Saturday, 22 November 2008

All In The Mind (Alastair Campbell)

--The blurb--
"The novel details the lives of its main protagonists over one weekend. There is Arta, an asylum seeker, who, having fled Kosovo, is raped in her adopted homeland; Emily, a teacher who cannot come to terms with the terrible facial scars she suffered in a house fire; David, whose abandonment as a child by his father seems to be the cause of his depression; and Ralph, whose alcoholism threatens not only his marriage but his career in the Cabinet. Linking them all is Professor Martin Sturrock, a revered and successful psychiatrist whose devotion to his patients hides the fact that he is fighting a few serious problems of his own."
blurb by Tom Harris at the Daily Mail

--The review--
The start of this novel is not especially enamouring in terms of its style; it seems clunky, awkward, and with too much 'telling' rather than 'showing'. However, despite this, there seemed to me to still be a good story in there, and it turned out to be rather fortuitous that I kept on reading. The characters are very realistically painted (although one of the characters, not aged 12-13, occasionally comes out with lines that sound like something I would have written in my diary at this age, which rather goes against the realism aspect), and by the end of the novel there is definitely room for empathy with one or more of the characters. It's difficult to tell, though, how well the 'life-changing' weekend idea really works: could so many people in such challenging situations, all so close to each other, really have revelationary moments almost simultaneously in one weekend that somehow render their lives changed? Can someone really go from apparently sane to totally mad in three days? However, as Campbell (or Alastair, as he requested we call him at the evening with him at WHSmith Paris) gets into his stride with his writing style, gradually the whole scene unfolds more believably, and by the end of the novel, you could well be riveted.

With the exception of the occasionally incongruous thirteen-year-old-girl-style statements, Alastair Campbell also writes very well in the female voice - as any aspiring writer knows, writing as the opposite sex can be a very difficult feat to accomplish. If you read this book without knowing who'd written it, it could have feasibly been written by a die-hard feminist. The sincerity and realism surrounding the women's issues in this novel is a remarkable achievement in itself, and yet when asked on how he attained this state of apparent utter empathy, all the author could say was that it had come very naturally to him, particularly after certain events he had witnessed in Kosovo.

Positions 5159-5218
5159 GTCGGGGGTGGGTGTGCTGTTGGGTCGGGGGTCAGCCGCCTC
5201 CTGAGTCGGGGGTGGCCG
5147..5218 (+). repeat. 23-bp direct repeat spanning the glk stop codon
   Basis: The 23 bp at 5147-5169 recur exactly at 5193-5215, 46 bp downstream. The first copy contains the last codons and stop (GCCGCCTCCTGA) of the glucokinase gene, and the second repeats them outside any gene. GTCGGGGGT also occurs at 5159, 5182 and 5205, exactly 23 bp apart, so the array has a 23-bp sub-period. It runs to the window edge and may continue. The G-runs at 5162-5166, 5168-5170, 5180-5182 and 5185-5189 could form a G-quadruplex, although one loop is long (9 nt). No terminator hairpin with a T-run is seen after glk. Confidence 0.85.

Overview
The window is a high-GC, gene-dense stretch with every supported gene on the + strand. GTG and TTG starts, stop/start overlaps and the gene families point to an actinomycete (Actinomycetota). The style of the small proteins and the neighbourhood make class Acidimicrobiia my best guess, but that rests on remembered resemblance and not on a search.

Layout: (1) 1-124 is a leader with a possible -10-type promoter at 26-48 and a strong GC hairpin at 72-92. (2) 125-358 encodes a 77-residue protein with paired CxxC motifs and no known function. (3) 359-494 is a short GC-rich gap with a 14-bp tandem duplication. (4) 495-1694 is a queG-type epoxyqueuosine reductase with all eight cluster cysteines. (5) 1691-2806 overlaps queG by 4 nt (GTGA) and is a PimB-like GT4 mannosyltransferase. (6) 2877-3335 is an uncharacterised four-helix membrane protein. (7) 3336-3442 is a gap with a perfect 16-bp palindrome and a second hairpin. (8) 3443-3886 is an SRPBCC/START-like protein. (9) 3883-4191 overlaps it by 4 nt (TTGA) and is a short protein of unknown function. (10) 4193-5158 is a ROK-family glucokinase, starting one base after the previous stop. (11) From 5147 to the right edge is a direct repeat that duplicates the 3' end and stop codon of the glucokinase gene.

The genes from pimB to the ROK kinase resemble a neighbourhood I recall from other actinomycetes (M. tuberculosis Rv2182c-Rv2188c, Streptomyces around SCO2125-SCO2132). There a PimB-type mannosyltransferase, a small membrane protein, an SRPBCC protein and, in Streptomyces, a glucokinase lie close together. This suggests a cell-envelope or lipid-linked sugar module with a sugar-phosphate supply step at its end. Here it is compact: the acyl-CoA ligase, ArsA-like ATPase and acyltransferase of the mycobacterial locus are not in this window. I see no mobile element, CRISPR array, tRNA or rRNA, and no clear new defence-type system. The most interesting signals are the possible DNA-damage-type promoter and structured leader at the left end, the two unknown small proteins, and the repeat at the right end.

The novel is also particularly diverse in the way in which it is peopled with characters, ranging from a shy young woman who can barely face the world to a high-profile politician. Such diversity requires considerable adaptation both of one's writing style and one's mode of thinking, and it is accomplished most satisfactorily here. The novel also aptly expresses the current state of the British press as, in Alastair's words, the best and worst media in the world.

The novel is not without its failings: I despise name-dropping of companies and brands in novels à la Franzen's The Corrections, as it detracts from their timelessness: it grates on me to know that your sandwich is from Prêt à Manger or that your music player is an iPod, as it limits my own visualisation, which is important to the general reading experience. It also perhaps detracts from the novel's "humanness" by homogenising what people do and use, and given that the humanity of the novel is arguably its most important quality, this is not a point worth glossing over.

It pleased me to know that Alastair has two new novels in the works. He is clearly a valuable addition to the seraglio of contemporary authors, and, more importantly, for his evident skills, rather than for his name.

Other works by Alastair Campbell
The Blair Years

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